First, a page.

On our last family holiday in the US we hired a car.
An automatic as is standard with American cars — we Brits normally drive what they call a ‘stick shift’. The first couple of days we were staying in Seattle and drove slowly, getting used to the car, the city streets and driving on the wrong side of the road.
By the third day we’d planned a road trip a couple of hours out of the city and I started to worry.
Whenever I drive this car, it feels like it’s driving along in first gear.
Which is weird because I thought the whole point of automatics was that they change gear — well — automatically!
As we drove, everyone listened to the sound of the engine.
Yes, my husband agreed, it does sound kinda strained. Are you sure you’re driving it properly?
Human error, right? That’s always the first place we look!
The more I thought about it the more I thought something wasn’t right and that we should take it back to the car rental office before we made the road trip. The last thing I wanted to was drive down the freeway and not be able to shift out of first gear
My son, bless him, decided to review the manual that evening.
look, I think you need to change the setting — you can drive it in manual or you can drive it in automatic!
Well, who knew?
Not me, that’s for sure. Any automatic shift I’ve ever driven has just changed gear without me needing to do anything.
And it strikes me this is a great example of how some of us go through life in the metaphorical equivalent of first gear.
Sure, we can speed up, but only if we rev up really fast. We expend a lot of energy doing it, it feels forced and hard, and it makes a lot of noise, both for us and those around us.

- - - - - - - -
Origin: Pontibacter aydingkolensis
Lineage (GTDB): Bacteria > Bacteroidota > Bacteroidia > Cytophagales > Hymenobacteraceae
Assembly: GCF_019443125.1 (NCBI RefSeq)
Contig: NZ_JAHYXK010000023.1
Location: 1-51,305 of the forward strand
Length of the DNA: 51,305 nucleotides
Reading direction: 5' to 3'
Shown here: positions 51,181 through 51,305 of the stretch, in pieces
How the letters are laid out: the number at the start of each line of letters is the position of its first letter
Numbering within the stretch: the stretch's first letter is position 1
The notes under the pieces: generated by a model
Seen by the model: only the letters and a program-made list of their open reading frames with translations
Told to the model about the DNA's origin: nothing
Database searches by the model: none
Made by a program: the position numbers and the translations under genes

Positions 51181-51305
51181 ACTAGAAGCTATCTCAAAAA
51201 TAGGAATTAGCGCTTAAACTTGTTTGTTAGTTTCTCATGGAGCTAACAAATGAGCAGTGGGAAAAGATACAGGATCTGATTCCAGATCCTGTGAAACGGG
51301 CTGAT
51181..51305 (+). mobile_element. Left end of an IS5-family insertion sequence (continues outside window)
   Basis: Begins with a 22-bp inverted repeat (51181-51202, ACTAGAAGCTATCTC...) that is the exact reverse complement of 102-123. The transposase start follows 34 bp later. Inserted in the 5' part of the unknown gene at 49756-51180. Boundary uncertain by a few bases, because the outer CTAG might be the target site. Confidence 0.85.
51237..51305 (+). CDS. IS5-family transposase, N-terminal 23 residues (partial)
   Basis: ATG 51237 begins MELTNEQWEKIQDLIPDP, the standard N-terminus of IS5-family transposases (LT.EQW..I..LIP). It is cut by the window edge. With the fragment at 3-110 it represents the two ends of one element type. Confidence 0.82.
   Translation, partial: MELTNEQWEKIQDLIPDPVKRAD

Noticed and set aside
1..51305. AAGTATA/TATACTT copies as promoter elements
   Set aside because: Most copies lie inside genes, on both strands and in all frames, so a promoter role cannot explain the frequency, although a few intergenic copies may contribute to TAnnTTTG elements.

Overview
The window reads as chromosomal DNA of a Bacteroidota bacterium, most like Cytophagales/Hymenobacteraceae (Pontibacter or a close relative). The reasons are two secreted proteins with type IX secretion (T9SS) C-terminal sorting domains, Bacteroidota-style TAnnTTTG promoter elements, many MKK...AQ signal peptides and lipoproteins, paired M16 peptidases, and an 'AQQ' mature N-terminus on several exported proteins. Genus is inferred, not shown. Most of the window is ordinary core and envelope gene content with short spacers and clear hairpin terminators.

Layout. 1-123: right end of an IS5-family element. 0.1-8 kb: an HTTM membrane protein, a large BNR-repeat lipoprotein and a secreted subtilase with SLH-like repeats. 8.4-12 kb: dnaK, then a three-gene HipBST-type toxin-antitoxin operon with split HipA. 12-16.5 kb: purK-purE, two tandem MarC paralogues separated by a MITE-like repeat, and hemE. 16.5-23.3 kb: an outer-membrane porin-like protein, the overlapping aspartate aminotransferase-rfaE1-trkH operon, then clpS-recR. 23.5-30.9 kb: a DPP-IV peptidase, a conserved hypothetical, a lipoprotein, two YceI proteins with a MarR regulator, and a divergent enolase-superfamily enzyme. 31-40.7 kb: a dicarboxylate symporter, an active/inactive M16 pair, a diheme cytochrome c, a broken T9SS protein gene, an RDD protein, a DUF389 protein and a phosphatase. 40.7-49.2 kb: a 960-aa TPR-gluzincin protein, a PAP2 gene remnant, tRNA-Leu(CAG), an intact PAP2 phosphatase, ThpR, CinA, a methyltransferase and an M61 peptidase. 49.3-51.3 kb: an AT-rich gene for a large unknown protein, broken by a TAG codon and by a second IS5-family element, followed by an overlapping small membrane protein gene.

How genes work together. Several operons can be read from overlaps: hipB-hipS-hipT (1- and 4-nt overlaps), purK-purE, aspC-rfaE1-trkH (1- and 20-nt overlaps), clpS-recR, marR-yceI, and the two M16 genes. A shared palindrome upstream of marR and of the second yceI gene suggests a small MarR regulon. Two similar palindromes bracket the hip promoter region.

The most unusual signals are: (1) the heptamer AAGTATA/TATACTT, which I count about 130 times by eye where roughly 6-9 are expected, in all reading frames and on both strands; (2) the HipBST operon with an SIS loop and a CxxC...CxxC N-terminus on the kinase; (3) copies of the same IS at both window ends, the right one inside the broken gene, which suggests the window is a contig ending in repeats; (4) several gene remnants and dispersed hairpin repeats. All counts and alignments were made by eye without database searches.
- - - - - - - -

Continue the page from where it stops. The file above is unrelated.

If you don’t know there are gears beyond first, if you don’t know there’s a simple setting change you can make, then you might simply get used to living that way.
And a lot of us live like that — at high rev. If you don’t know what you don’t know then how could you possibly see that ‘automatic’ is even available?
Maybe you’re used to being told that your personal or professional growth is on the other side of ‘hard’, or maybe you’re so used to fighting invisible demons that you think comfortable equals complacent.
Let me assure you it doesn’t!
When we’re in that state where things feel ‘hard’ or it feels as if ‘more’ — more time, more energy, more effort — is the only way to increase our output and get stuff done, then we’re stuck in first gear.
We might call it ‘overwhelm’, we might call it ‘lack of focus’, we might call it ‘over-thinking’, whatever we call it the experience is one where it feels as if our mind is on overdrive.
From this place, we tend only to see a small number of options: it’s rev faster, or it’s throw in the towel and abdicate responsibility. We can’t think clearly because we have too much mental fog in the way.
We don’t see the obvious choice, which is to shift gears; to slow down (the rev counter) to speed up.
Just as a car goes more smoothly the more gears you have available, so you can go through life with a smoother ride, a faster speed, using less energy and making less noise.
You might just find you get to your destination relaxed and refreshed and, rather than being relieved to get out of that noisy, exhausting car, you’re up and ready for even more adventures.
Road trips or otherwise, life’s a smoother ride when you know how the machinery works.
Helping you understand the human operating system
About the author
Cathy Presland is an expert in transformative leadership. She has more than two decades of experience in government and international organisations and her focus as a coach is to support impact-driven individuals and organisations to improve their performance, leadership and peace of mind so they can make more of a difference with the work they do. Find out more at https://cathypresland.com